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What Harmonica Should I Buy As A Beginner?

Hello! In this video I'll tell you which harmonica to buy as a beginner. We'll look at the different types of harmonica (chromatic, tremolo, bass, chord, and diatonic) and I'll give you my recommendation for the best beginner harp to get you started on the right path.


The Different Types Of Harmonica

The easiest answer to the question "What beginner harmonica should I buy?" is a Hohner Special 20 in the key of C (more on this later) but there are several different categories of harmonica that you need to understand in order to kniw which type is really the right one for you, because they all have different strengths and weaknesses. Let's look at each type of harmonica in turn...


Chromatic Harmonicas

The chromatic is the type of harmonica played by both Stevie Wonder and Larry Adler. It has a distinctive sound and is very versatile because - put simply - chromatic harmonicas have "all the notes". The button on the end gives you the sharps and flats, meaning the instrument can play any melody. The trade-off is that it isn't necessarily the most expressive when it comes to textures and bending, and you might not find the tone you want with this type of harmonica.


MOST POPULAR FOR: jazz, classical

RECOMMENDED MODELS: Hohner Super Chromonica, Hohner CX12


Tremolo Harmonicas

Tremolo harmonicas (and the very similar "octave" harmonicas) have two rows of notes, tuned ever so slightly apart from each other so that they produce a beating - or tremolo - effect. They are tuned to play simple melodies and are very popular in Asia and with Irish folk musicians.


MOST POPULAR FOR: Celtic and Asian folk music

RECOMMENDED MODELS: Seydel Sailor Steel Tremolo, Suzuki Humming SU-21M


Bass Harmonicas

As the name suggests, bass harmonicas are tuned extremely low so that they can do the job of a bass instrument. They are very expensive and only really used in orchestral situations and as part of specialist harmonica groups.


MOST POPULAR FOR: Orchestras and harmonica bands

RECOMMENDED MODELS: Hohner Bass 58, Suzuki Double Bass SDB39


Chord Harmonicas

Like bass harmonicas, chord harmonicas are used mainly in orchestras to play chords. They are usually extremely large in order to fit a big range of chord arrangements. They're amazing to see, but extremely expensive and pretty cumbersome to play!


MOST POPULAR FOR: Orchestras and harmonica bands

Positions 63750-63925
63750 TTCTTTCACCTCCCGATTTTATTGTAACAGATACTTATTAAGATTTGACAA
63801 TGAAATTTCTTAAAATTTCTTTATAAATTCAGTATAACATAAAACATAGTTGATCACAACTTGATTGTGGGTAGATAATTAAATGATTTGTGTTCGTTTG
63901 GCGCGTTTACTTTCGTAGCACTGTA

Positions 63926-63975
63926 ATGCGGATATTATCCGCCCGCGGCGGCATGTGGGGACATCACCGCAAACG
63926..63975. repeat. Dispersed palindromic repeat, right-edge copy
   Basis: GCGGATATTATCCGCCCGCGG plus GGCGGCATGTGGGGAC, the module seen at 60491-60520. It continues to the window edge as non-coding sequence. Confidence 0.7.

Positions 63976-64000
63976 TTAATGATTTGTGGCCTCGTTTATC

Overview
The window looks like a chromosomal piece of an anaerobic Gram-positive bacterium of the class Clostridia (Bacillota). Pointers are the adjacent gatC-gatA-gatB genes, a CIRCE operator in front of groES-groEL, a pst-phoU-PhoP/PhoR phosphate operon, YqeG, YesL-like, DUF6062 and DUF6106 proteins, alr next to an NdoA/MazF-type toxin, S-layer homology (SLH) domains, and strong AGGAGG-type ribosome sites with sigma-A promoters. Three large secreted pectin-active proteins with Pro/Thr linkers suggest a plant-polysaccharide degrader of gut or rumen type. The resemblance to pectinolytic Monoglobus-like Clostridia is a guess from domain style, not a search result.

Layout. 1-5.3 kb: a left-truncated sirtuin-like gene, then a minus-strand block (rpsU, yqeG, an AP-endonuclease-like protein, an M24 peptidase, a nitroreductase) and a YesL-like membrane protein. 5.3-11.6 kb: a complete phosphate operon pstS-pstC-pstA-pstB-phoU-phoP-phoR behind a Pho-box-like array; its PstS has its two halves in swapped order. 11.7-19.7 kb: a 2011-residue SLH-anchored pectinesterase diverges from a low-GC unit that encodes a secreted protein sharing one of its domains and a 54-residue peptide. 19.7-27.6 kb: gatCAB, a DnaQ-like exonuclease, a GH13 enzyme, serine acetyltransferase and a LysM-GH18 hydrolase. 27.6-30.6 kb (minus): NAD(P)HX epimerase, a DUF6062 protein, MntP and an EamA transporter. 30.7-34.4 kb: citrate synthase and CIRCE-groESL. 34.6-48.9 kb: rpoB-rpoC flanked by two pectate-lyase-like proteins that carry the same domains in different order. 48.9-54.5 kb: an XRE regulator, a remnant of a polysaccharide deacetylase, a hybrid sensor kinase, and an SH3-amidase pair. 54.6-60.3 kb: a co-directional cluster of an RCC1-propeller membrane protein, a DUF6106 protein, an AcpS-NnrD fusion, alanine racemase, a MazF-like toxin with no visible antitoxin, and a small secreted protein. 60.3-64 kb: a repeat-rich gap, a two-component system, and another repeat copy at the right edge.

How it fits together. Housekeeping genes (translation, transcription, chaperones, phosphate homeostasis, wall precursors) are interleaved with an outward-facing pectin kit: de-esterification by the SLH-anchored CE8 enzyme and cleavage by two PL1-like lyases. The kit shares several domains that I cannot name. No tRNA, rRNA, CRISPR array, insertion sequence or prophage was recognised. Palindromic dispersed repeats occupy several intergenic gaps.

RECOMMENDED MODELS: Suzuki SCH-48, Hohner Chord 48


Diatonic Harmonicas

The diatonic harmonica is probably what you think of when you think of a harmonica. It's what you will see Bob Dylan, Neil Young and Bruce Springsteen playing, and you may have noticed them in Western movies or heard them on the radio. They usually have 10 holes and are known for their expressive capabilities, bending sounds and use in a range of popular styles including rock, folk, country and, most often, blues music. They are small, affordable and a great place for beginners to start. They have a limited range of notes, but you can learn to fill in the gaps with bending and overblowing techniques. Regardless, any serious harp player ends up with several diatonics to play in different keys. The diatonic harmonica is the most common choice for beginners.


MOST POPULAR FOR: Blues, pop, rock, folk, country

RECOMMENDED MODELS: Hohner Special 20, Suzuki Bluesmaster, Seydel Session Steel, Lee Oskar Major Diatonic


The Best Brand & Model Of Harmonica

Hohner is probably the most well-known harmonica maker and produces a wide range of models. They offer several diatonic options for beginners, but I recommend a Hohner Special 20 in the key of C. This is a mid-range model, good quality but without making you spend too much. You can get much cheaper harps (like the ones you get free with a teach yourself book): beware, they look very similar to a Special 20 but they are terrible instruments and should be avoided because they'll make everything more difficult to play.


AMAZON LINK TO HOHNER SPECIAL 20 HARMONICA

(I receive a small commission if you buy through this link)


Finding the perfect instrument is a personal journey so it's worth trying several diatonics to see which is right for you. Other models that are very popular include Suzuki Bluesmaster, Seydel Session Steel and Lee Oskar Major Diatonic.

I hope this guide has helped you to understand more about harmonicas. Let me know if you have any questions!


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